[6]Gould v Mazheiko & Gill [2020] QCATA 10 at [12]-[13].

[7]  The Act s 94(1)(a).

[8]  As the Adjudicator observed: Transcript of hearing on 31 October 2018 (delivery of primary decision) (`TD’) page 12 lines 34-36.

[9]  TD page 12 lines 31-36.

[10]  TD page 14 lines 4-8.

[11]  TD page 16 lines 7-18.

[12]  TD page 14 lines 34-36.

[13]  TD page 6 lines 5-7.

[14]  TD  page 7 lines 18-21, page 8 lines 29-31.

[15]  TD page 8 line 3.

[16]  TD page 9 lines 10-16.

[17]  TD page 9 lines 17-18.

[18]Waterford v Commonwealth (1987) 163 CLR 54 at 77 per Brennan J; Australian Broadcasting Tribunal v Bond (1990) 170 CLR 321 at 341; Pentelow v Bell Lawyers Pty Ltd trading as Bell Lawyers [2013] NSWSC 111 at [46].

[19]Monroe Australia Pty Ltd v Campbell (1995) 65 SASR 16; Davie v Edinburgh Corporation (No 2) (1953) SC 34; O’Kelly Holdings Pty Ltd v Dalrymple Holdings Pty Ltd (1993) 45 FCR 145 at 155-156; Holtman v Sampson [1985] 2 Qd R 472 at 474; McDonald (t/as BE McDonald Transport) v Girkaid Pty Ltd [2004] Aust Torts Reports 81-768; [2004] NSWCA 297; Haoui v The Queen (2008) 188 A Crim R 331; [2008] NSWCCA 209 at [127].

[20]  [1990] 1 Med LR 117 (Eng) per Stuart-Smith LJ.

[21]Roberts v Queensland Building and Construction Commission [2014] QCAT 253 at [34].

[22]Fox v Percy (2003) 214 CLR 118 at [28]-[29]; Devries v Australian National Railways Commission (1993) 177 CLR 472 at 479; Abalos v Australian Postal Commission (1990) 171 CLR 167 at 178-179.

[23]Caltex Oil (Australia) Pty Ltd v The Dredge `Willemstad’ (1976) 136 CLR 529 at 582-583.

[24]          Minister for Immigration and Citizenship v SZMDS & Another (2010) 240 CLR 611 at [131].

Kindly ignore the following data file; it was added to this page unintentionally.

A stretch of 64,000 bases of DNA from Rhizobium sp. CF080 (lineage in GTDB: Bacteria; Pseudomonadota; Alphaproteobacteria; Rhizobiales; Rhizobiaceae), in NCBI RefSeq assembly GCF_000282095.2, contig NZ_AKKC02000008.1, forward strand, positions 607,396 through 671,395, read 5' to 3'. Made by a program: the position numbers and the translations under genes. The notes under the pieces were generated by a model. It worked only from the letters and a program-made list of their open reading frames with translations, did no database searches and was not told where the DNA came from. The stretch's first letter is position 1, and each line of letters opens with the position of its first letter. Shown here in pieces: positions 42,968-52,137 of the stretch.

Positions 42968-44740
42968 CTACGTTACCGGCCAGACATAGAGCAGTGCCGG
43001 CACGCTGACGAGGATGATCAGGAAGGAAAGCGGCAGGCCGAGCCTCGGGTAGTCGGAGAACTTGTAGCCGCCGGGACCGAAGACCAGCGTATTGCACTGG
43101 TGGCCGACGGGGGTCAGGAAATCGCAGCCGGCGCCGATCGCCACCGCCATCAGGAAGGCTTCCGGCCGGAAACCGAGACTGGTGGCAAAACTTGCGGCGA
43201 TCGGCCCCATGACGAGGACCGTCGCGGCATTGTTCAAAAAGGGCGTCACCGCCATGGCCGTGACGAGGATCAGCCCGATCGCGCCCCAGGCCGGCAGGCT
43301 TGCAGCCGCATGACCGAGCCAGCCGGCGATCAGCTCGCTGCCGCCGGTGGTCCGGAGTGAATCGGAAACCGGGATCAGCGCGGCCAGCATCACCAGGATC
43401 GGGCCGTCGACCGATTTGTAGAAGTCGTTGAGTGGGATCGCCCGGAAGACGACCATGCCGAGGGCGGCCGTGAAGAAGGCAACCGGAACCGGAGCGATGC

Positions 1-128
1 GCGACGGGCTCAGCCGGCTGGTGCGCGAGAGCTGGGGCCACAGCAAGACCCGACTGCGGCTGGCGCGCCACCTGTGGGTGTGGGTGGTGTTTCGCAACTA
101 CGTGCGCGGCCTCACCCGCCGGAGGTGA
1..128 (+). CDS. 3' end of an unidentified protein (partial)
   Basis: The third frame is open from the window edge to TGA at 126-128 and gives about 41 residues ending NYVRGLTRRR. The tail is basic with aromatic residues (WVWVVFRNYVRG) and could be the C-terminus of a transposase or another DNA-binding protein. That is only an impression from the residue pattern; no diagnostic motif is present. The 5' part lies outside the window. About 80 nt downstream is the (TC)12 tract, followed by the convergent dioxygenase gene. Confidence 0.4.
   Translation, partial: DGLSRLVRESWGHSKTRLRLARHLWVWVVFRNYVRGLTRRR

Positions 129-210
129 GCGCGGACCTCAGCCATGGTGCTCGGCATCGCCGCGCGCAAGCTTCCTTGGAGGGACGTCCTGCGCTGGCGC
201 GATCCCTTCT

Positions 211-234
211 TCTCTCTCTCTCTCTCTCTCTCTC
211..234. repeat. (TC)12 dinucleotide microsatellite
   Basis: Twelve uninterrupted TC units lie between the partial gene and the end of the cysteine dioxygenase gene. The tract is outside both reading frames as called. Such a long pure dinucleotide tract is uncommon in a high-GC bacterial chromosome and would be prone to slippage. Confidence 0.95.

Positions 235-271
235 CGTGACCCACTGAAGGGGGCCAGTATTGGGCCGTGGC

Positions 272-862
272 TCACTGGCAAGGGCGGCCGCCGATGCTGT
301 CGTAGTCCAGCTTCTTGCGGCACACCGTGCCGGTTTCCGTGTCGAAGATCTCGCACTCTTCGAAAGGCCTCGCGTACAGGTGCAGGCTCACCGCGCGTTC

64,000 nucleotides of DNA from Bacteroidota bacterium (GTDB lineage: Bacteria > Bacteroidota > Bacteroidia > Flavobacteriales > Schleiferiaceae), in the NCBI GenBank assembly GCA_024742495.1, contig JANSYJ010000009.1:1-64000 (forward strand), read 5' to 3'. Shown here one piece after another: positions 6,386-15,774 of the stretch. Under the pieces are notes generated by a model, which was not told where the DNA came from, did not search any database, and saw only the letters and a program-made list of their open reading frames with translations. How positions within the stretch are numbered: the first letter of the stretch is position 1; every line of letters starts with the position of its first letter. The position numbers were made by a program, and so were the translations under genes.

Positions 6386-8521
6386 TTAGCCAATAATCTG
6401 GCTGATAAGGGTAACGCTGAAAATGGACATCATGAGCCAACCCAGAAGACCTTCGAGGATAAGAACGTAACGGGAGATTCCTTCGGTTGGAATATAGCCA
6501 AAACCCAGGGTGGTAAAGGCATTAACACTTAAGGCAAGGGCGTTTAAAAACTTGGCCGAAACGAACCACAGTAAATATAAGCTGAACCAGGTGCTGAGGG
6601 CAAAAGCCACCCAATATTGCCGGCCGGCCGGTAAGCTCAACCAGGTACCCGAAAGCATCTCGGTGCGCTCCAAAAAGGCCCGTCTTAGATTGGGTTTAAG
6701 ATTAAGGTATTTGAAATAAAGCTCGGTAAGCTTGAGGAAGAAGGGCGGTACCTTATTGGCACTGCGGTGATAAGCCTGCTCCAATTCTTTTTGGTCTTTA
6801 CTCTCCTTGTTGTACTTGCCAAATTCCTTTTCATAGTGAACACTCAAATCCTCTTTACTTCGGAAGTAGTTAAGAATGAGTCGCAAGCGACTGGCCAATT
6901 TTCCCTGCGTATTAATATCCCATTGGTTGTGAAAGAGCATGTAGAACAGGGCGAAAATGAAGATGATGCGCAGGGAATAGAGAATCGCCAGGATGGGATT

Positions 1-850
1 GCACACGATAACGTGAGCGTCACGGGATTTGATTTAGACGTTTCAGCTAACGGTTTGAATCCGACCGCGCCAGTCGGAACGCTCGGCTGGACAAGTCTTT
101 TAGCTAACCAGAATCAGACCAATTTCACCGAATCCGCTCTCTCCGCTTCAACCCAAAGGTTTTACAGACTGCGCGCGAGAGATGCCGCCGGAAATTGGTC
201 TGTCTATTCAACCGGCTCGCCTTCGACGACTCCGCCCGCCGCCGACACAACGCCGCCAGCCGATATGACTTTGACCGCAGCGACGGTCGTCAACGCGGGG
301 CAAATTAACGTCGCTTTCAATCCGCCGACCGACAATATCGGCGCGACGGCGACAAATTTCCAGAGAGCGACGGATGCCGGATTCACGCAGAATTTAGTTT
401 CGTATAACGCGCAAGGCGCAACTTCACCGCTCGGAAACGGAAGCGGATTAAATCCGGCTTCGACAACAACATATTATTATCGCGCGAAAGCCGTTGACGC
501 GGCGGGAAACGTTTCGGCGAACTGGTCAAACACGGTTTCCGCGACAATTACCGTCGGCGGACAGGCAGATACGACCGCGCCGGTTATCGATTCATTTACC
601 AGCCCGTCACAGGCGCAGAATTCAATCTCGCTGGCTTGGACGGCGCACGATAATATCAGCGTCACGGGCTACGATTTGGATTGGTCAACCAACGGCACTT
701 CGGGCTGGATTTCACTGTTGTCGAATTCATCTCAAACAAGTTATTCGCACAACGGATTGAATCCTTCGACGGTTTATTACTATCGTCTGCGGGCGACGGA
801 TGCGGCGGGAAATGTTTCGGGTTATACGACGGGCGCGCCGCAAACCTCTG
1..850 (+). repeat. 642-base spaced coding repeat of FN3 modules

[25]Azzopardi v Tasman UEB Industries Ltd (1985) 4 NSWLR 139 at 151 per Kirby P.

[26]London Borough of Hounslow v Twickenham Garden Developments Ltd [1973] 3 All ER 326 at 347-348 (Megarry J).

[27]McInnes v Onslow-Faine [1978] 2 All ER 211 at 223.

[28]  QCAT Act s 3.

[29]Singh v Minister for Immigration and Ethnic Affairs [1996] FCA 902; Sun v Minister for Immigration and Ethnic Affairs (1997) 81 FCR 71 at 123.

[30]Re JRL; ex parte CJL (1986) 161 CLR 342 at 350 per Mason CJ; Re Finance Sector Unionof Australia; ex parte Illation Pty Ltd [1992] HCA 30 at [2], (1992) 66 ALJR 583.

[31] Day v Lerch [2018] QCA 224.

Close

Editorial Notes

  • Published Case Name:

    Gubier v Queensland Department of Housing and Public Works

  • Shortened Case Name:

    Gubier v Queensland Department of Housing and Public Works

  • MNC:

    [2020] QCATA 23

  • Court:

    QCATA

  • Judge(s):

    Dr J R Forbes, Member

  • Date:

    19 Feb 2020

Appeal Status

Please note, appeal data is presently unavailable for this judgment. This judgment may have been the subject of an appeal.